My team has been working on Pico, an ambitious project to replace passwords with a fairer system that does not require remembering secrets. The primary goal of Pico is to be easier to use than remembering a bunch of PINs and passwords; but, incidentally, it’s also meant to be much more secure. On that note, because Pico uses public key cryptography, if a Pico-based web site is compromised, then its users do not need to change their login credentials. The attackers can only steal the users’ public keys, not their private keys, and therefore are not able to impersonate them, neither at that site nor anywhere else (besides the fact that, to protect your privacy, your Pico uses a different key pair for every one of your accounts). This alone, even aside from any usability improvements, should be a good enough reason for web sites to convert to Pico.

We didn’t blog it then, but a few months ago we produced a short introductory video of our vision for Pico. On the Pico web site, besides that video and others, there are also frequently asked questions and, for those wanting to probe more deeply, a growing collection of technical papers.


This is the first part in a series on the Pico project: my research associates will follow it up with further developments. Pico was recently featured in The Observer and on Sophos’s Naked Security blog, and is about to feature on BBC Radio 4’s PM programme on Tuesday 19 August at 17:00 (broadcast on Thursday 21 August 2014, with a slight cut; currently on iPlayer, starting at 46:28 . Full version broadcast on BBC World Service and downloadable, for a while, from the BBC Global News Podcast, starting at 21:37 ).

Update: the Pico web site now has a page with press coverage.

Job opening: post-doctoral researcher in usable security

(post UPDATED with new job opening)

I am delighted to announce a job opening in the Cambridge Security Group. Thanks to generous funding from the European Research Council I am in a position to recruit several post-doc research associates to work with me on the Pico project, whose ambitious aim is ultimately to liberate the world from the annoyance and insecurity of passwords, which everyone hates.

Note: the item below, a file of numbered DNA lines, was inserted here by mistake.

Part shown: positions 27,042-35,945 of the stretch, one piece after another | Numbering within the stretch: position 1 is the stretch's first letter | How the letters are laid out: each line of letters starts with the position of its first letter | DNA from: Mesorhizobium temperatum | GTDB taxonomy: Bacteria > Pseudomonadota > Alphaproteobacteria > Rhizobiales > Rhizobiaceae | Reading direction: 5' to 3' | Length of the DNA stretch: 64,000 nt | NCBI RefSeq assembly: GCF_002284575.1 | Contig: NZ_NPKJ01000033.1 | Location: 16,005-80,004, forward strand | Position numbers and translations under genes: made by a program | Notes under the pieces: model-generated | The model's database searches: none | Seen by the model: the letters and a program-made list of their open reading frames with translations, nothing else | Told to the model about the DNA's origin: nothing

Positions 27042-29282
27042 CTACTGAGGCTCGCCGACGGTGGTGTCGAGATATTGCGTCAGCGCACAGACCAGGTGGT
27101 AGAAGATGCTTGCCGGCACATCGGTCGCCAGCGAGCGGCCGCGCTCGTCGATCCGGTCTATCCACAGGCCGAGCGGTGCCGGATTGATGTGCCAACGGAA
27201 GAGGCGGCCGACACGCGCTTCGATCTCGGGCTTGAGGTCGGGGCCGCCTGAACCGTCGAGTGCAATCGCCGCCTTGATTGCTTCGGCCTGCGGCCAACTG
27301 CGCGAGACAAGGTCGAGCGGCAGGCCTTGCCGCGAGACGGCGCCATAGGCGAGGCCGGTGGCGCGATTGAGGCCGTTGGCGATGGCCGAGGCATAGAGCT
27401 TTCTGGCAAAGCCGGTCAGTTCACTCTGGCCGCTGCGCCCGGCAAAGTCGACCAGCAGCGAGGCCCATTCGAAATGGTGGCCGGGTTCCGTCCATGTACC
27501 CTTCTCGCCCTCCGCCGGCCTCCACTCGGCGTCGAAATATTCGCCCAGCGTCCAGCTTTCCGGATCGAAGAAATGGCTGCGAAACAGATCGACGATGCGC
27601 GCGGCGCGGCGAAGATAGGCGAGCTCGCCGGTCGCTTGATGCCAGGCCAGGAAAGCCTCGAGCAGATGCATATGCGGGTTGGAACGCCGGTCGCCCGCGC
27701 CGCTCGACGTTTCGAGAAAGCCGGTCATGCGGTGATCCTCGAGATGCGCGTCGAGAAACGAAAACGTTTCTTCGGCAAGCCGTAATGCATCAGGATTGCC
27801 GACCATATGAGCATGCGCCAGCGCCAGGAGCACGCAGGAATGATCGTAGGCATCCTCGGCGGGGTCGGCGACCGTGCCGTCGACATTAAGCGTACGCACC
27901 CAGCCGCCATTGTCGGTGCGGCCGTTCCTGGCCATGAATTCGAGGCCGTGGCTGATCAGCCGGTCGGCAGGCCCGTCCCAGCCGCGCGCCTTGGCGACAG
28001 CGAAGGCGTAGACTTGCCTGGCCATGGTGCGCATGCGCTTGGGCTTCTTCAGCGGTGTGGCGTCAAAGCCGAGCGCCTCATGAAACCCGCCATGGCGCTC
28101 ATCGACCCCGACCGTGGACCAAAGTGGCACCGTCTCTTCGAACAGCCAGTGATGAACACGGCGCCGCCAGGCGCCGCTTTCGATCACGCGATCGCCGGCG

In previous posts I hinted at why it’s going to be quite difficult (Oakland paper) and what my vision for Pico is (SPW paper, USENIX invited talk). What I want to do, now that I have the investment to back my idea, is to assemble an interdisciplinary team of the best possible people, with backgrounds not just in security and software but crucially in psychology, interaction design and embedded hardware. We’ll design and build a prototype, build a batch of them and then have real people (not geeks) try them out and tell us why they’re all wrong. And then design and build a better one and try it out again. And iterate as necessary, always driven by what works for real humans, not technologists. I expect that the final Pico will be rather different, and a lot better, than the one I envisaged in 2011. Oh, and by the way, to encourage universal uptake, I already promised I won’t patent any of it.

As I wrote in the papers above, I don’t expect we’ll see the end of passwords anytime soon, nor that Pico will displace passwords as soon as it exists. But I do want to be ready with a fully worked out solution for when we finally collectively decide that we’ve had enough.

Imagine we could restart from zero and do things right. Have you got a relevant PhD or are about to get one? Are you keen to use it to change the world for the better? Are you best of the best, and have the track record to prove it? Are you willing to the first member of my brilliant interdisciplinary team? Are you ready for the intellectually challenging and stimulating environment of one of the top research universities in the world? Are you ready to be given your own real challenges and responsibilities, and the authority to be in charge of your work? Then great, I want to hear from you and here’s what you need to do to apply (post UPDATED with new opening).

(By the way: I’m off to Norway next week for passwords^12, a lively 3-day conference organized by Per Thorsheim and totally devoted to nothing else than passwords.)

The quest to replace passwords